Greenhouse gas reduction pledges countries have submitted to the United Nations in advance of global climate talks set the planet on a path that keeps critical climate goals out of reach.
That’s according to the Climate Action Tracker (CAT), a project of four research organizations that assesses nations’ climate pledges and actions. It released its findings Wednesday as talks are underway in Bonn, Germany, where global delegates are working to streamline the draft text for the UN climate change summit in Paris in December, known as COP21.
“One would have expected all the new Government climate targets combined to put the world on a lower emissions pathway, but they haven’t,” said Louise Jeffery of the Potsdam Institute for Climate Impact Research.
CAT analyzed what are called Intended Nationally Determined Contributions (INDCs) submitted by 15 governments, which together cover 64.5% of global emissions. Taken collectively, their plans would fail to avert a potentially disastrous level of warming, the analysis found.
“It is clear that if the Paris meeting locks in present climate commitments for 2030, holding warming below 2 degrees C could essentially become infeasible, and 1.5°C beyond reach,” said Bill Hare of Climate Analytics, which joins the Potsdam Institute as one of the four organizations comprising CAT.
It classified seven of the INDCs as inadequate, six as medium, and two as sufficient.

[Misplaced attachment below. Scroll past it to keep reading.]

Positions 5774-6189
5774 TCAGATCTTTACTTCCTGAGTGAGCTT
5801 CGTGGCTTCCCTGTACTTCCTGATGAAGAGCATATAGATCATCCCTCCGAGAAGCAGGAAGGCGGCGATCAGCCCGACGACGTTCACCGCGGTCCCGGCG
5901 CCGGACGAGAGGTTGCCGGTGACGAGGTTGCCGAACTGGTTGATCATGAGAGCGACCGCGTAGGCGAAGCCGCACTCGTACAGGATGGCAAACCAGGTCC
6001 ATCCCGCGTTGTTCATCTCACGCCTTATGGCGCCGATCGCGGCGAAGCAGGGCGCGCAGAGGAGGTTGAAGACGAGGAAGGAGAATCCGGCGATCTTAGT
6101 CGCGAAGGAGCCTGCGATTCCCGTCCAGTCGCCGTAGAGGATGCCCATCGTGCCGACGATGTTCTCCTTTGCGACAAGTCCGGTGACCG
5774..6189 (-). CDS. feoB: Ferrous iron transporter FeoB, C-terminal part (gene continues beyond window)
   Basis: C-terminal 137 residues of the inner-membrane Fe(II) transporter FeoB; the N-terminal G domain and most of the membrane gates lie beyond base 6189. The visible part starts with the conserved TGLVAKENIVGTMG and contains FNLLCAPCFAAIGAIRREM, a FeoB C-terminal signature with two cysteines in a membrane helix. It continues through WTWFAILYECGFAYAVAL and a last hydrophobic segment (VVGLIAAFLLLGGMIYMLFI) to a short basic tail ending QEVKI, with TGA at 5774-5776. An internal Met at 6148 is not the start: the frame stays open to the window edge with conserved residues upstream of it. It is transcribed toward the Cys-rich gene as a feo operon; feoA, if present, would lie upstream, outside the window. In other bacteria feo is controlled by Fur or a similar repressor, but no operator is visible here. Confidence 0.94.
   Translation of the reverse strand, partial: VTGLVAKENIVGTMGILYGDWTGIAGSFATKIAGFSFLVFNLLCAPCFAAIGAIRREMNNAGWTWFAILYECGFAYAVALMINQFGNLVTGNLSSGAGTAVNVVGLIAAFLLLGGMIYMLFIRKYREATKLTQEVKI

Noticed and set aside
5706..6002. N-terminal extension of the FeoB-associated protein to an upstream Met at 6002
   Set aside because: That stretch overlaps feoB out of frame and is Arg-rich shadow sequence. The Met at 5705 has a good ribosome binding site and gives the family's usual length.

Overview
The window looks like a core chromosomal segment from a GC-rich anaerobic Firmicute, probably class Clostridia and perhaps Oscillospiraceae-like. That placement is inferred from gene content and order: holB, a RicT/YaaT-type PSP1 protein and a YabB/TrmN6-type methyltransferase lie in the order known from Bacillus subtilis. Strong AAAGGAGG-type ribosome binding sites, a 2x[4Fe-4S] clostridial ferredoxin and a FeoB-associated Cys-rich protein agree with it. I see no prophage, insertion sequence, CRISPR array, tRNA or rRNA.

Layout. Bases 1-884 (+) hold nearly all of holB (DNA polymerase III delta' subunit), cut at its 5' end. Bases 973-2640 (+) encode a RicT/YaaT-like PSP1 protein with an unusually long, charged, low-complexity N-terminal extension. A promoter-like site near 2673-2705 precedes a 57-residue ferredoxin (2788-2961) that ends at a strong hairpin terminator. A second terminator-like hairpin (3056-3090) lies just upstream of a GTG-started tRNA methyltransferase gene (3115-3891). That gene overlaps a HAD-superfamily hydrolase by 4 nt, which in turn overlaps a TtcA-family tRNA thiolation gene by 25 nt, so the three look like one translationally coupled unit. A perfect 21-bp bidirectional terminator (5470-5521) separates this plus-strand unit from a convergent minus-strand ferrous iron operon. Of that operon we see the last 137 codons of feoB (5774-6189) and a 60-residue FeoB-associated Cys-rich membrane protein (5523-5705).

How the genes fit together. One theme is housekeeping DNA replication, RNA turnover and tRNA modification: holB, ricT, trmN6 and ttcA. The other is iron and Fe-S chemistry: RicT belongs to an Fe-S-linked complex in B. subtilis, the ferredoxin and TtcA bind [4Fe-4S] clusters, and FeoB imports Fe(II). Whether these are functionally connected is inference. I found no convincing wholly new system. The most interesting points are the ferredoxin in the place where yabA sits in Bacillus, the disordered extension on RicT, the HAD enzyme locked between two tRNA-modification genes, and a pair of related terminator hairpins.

The United States was among those given the medium rating. That status, CAT states, “indicates that the U.S. climate plans are at the least ambitious end of what would be a fair contribution.”
CAT states that its “analysis shows that in order to hold global warming below 2°C, governments need to significantly strengthen the INDCs they have submitted to date.”
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Regardless of pledges, some climate activists expect little progress from the Paris meeting.
As Alex Scrivener, policy officer at Global Justice Now, wrote at Common Dreams last month, COP21 won’t be the answer to climate change. That’s because “it will not be dealing with the underlying problem—the unfair economic system that puts the interest of fossil fuel addicted corporations above those of the people,” he wrote.
“So instead of being distracted by the false hope of a summit breakthrough, we should concentrate on putting pressure on our politicians to reduce emissions at home and building a broad and diverse movement to change the political context of climate policy. This means fighting trade deals that bestow rights on fossil fuel corporations. It means fighting the politics of austerity that forces us to accept ‘cheap’ coal instead of investing in clean, democratically controlled energy systems. And it also means fighting against the privatization of energy globally,” Scrivener writes.
The need for mass popular mobilizations to effect such change was also stressed in a joint statement recently issued by key leaders from the global climate justice movement.
“For more than 20 years, governments have been meeting, yet greenhouse gas emissions have not decreased and the climate keeps changing. The forces of inertia and obstruction prevail, even as scientific warnings become ever more dire,” the statement reads.
Yet “our actions are much more powerful than we think.”
“In the past, determined women and men have resisted and overcome the crimes of slavery, totalitarianism, colonialism or apartheid. They decided to fight for justice and solidarity and knew no one would do it for them. Climate change is a similar challenge, and we are nurturing a similar uprising,” they write.
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